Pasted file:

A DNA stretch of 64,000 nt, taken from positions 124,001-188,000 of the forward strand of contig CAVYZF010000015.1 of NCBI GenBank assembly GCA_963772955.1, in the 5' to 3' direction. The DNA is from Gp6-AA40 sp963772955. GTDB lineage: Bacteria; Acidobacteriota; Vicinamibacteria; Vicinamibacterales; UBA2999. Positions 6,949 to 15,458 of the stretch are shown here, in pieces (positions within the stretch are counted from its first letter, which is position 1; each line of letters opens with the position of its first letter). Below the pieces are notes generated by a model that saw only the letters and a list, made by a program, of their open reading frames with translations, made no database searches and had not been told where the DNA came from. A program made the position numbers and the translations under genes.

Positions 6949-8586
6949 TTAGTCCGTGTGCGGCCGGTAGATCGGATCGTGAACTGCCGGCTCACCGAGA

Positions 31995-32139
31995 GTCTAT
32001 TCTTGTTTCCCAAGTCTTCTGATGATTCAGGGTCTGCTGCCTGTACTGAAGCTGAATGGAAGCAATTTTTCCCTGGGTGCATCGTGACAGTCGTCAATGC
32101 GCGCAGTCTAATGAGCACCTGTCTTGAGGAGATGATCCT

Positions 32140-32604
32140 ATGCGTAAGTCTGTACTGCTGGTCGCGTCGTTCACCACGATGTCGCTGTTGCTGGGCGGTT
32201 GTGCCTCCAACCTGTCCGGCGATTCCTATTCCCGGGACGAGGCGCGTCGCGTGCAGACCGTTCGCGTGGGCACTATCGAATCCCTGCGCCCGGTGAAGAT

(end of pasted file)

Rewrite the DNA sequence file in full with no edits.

A DNA stretch of 64,000 nt, taken from positions 124,001-188,000 of the forward strand of contig CAVYZF010000015.1 of NCBI GenBank assembly GCA_963772955.1, in the 5' to 3' direction. The DNA is from Gp6-AA40 sp963772955. GTDB lineage: Bacteria; Acidobacteriota; Vicinamibacteria; Vicinamibacterales; UBA2999. Positions 6,949 to 15,458 of the stretch are shown here, in pieces (positions within the stretch are counted from its first letter, which is position 1; each line of letters opens with the position of its first letter). Below the pieces are notes generated by a model that saw only the letters and a list, made by a program, of their open reading frames with translations, made no database searches and had not been told where the DNA came from. A program made the position numbers and the translations under genes.

Positions 6949-8586
6949 TTAGTCCGTGTGCGGCCGGTAGATCGGATCGTGAACTGCCGGCTCACCGAGA

Positions 31995-32139
31995 GTCTAT
32001 TCTTGTTTCCCAAGTCTTCTGATGATTCAGGGTCTGCTGCCTGTACTGAAGCTGAATGGAAGCAATTTTTCCCTGGGTGCATCGTGACAGTCGTCAATGC
32101 GCGCAGTCTAATGAGCACCTGTCTTGAGGAGATGATCCT

Positions 32140-32604
32140 ATGCGTAAGTCTGTACTGCTGGTCGCGTCGTTCACCACGATGTCGCTGTTGCTGGGCGGTT
32201 GTGCCTCCAACCTGTCCGGCGATTCCTATTCCCGGGACGAGGCGCGTCGCGTGCAGACCGTTCGCGTGGGCACTATCGAATCCCTGCGCCCGGTGAAGAT